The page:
The Perfect Mistress
With few exceptions, I don’t like ghosts as characters in novels, and The Perfect Mistress features one fairly prominently. At first I wasn’t happy a bit, but as the story continued I thawed out and found myself charmed by the characters and the story.
When Lady Julia Winterset’s husband died, she discovered that he left her in dire financial straits. She has an aged grandmother to support and only one item of value – the memoirs left by her late great-grandmother Lady Hermione Middlebury. Lady Hermione had lived a full (and scandalous) life, being infamous for her many, many love affairs. Julia hopes the memoirs will be a big seller and bring her some much needed money.
When Julia shares some of the contents of the memoirs with her friends, one of them tells her brother-in-law Harrison Landingham, Earl of Montdale, all about it. Harrison (who is a soul of rectitude) is horrified. His father had been one of Lady Hermione’s loves and he has spent his life trying to avoid any hint of scandal. Harrison blusters in, offering Julia a large amount of money for the manuscript and is amazed when she refuses. Julia has come to admire her grandmother’s wit and independent spirit. (Hermione’s ghost visits and talks to her at night). Julia doesn’t want Harrison to destroy the memoir and she is certain she can get more in royalties if the book is a big seller. Faced with Julia’s refusal, Harrison decides to forgo the bluster and turn on the charm. After all, you can catch more flies with honey than you can with vinegar.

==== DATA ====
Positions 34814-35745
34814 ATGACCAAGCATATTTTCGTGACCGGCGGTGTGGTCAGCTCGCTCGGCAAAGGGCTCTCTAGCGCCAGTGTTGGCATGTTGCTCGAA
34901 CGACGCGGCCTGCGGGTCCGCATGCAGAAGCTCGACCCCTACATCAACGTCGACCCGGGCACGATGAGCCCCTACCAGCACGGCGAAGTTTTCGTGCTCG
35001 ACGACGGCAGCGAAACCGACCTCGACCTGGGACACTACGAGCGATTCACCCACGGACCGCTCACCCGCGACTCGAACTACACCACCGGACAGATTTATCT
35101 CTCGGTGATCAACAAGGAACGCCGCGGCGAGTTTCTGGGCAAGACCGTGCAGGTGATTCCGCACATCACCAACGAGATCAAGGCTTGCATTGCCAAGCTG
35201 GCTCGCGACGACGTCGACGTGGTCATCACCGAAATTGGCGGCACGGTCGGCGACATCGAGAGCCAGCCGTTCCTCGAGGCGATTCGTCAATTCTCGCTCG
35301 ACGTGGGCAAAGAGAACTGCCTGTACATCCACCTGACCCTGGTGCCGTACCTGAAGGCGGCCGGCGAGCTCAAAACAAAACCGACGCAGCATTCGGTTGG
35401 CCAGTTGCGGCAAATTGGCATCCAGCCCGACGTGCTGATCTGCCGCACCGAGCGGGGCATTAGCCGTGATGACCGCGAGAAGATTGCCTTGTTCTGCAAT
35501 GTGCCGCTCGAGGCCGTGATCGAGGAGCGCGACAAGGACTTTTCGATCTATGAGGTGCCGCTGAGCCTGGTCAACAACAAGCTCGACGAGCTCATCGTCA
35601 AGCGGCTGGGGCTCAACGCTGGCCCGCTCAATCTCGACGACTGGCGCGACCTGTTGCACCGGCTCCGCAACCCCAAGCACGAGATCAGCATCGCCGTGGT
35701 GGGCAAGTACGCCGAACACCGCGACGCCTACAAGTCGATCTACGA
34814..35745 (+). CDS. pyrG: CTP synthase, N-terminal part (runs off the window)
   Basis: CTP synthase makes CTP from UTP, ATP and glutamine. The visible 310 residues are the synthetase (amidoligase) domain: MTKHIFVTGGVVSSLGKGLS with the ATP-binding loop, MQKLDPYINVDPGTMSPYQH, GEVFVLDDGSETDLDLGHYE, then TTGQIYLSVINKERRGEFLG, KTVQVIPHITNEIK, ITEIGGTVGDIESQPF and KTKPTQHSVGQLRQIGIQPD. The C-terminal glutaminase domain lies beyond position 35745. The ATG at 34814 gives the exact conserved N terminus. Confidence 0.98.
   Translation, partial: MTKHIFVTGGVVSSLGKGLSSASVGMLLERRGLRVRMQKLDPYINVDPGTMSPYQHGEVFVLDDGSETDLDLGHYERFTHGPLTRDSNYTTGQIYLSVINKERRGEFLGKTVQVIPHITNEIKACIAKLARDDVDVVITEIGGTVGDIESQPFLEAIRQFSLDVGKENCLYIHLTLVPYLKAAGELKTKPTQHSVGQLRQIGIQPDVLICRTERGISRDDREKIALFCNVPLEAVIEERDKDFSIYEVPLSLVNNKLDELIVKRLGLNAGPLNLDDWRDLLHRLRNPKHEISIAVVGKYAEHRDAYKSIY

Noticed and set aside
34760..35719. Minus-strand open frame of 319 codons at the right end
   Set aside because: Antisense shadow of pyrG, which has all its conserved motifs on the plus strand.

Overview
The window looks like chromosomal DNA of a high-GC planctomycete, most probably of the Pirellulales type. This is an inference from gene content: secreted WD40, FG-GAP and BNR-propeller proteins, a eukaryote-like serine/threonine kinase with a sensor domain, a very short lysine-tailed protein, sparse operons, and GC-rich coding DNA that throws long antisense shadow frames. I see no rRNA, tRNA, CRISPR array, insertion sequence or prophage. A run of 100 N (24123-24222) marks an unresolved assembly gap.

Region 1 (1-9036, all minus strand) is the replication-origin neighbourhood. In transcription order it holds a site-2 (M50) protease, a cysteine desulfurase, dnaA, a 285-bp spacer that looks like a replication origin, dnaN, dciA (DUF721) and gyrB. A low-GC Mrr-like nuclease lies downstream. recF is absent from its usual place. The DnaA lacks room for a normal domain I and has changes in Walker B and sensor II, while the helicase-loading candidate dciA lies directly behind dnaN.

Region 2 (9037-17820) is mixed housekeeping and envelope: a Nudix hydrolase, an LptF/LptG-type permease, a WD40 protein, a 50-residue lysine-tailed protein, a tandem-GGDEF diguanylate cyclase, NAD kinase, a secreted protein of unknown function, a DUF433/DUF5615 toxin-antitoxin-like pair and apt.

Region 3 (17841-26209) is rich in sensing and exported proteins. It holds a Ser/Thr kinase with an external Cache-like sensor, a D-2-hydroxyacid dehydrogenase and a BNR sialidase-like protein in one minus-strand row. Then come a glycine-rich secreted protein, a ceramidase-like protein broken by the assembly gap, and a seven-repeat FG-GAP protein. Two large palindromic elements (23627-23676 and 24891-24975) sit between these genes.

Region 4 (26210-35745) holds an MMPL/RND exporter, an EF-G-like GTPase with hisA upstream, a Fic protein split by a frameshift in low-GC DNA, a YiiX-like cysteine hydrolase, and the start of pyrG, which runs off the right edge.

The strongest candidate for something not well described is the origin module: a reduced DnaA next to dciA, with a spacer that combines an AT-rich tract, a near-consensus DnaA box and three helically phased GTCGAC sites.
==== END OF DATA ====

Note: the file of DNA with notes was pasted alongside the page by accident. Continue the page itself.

Harrison is a bit of a prig. He has a plan for his life and it involves a sweet compliant wife, a life free from scenes and above all – NO SCANDAL! He’s actually more dashing than he realizes and he has a bit of a devious streak about him that causes some friction between him and Julia.
Julia was rather a proto-feminist and initially, Harrison rubs her the wrong way. Harrison has a tendency to barge in and take charge – he’s the man don’t you know – and that did not set well with Julia who has grown accustomed to a widow’s independence. The more he blustered, the more she dug in her heels, but it doesn’t take too long for the hostility between them to thaw. The banter between Julia and Harrison was one of the best parts of the book and it showed their growing respect and affection. The romance was a bit tepid, and I could have done without ghostly Hermione, but that’s a pet peeve of mine. I don’t like ghosts in romances, but Hermione was not annoying.
If you like historical romances that are light, The Perfect Mistress is just what you need. It’s light, all right, but it isn’t silly and it doesn’t insult your intelligence. I tend to prefer my historical romances a bit more gritty, but this one made me smile more than once.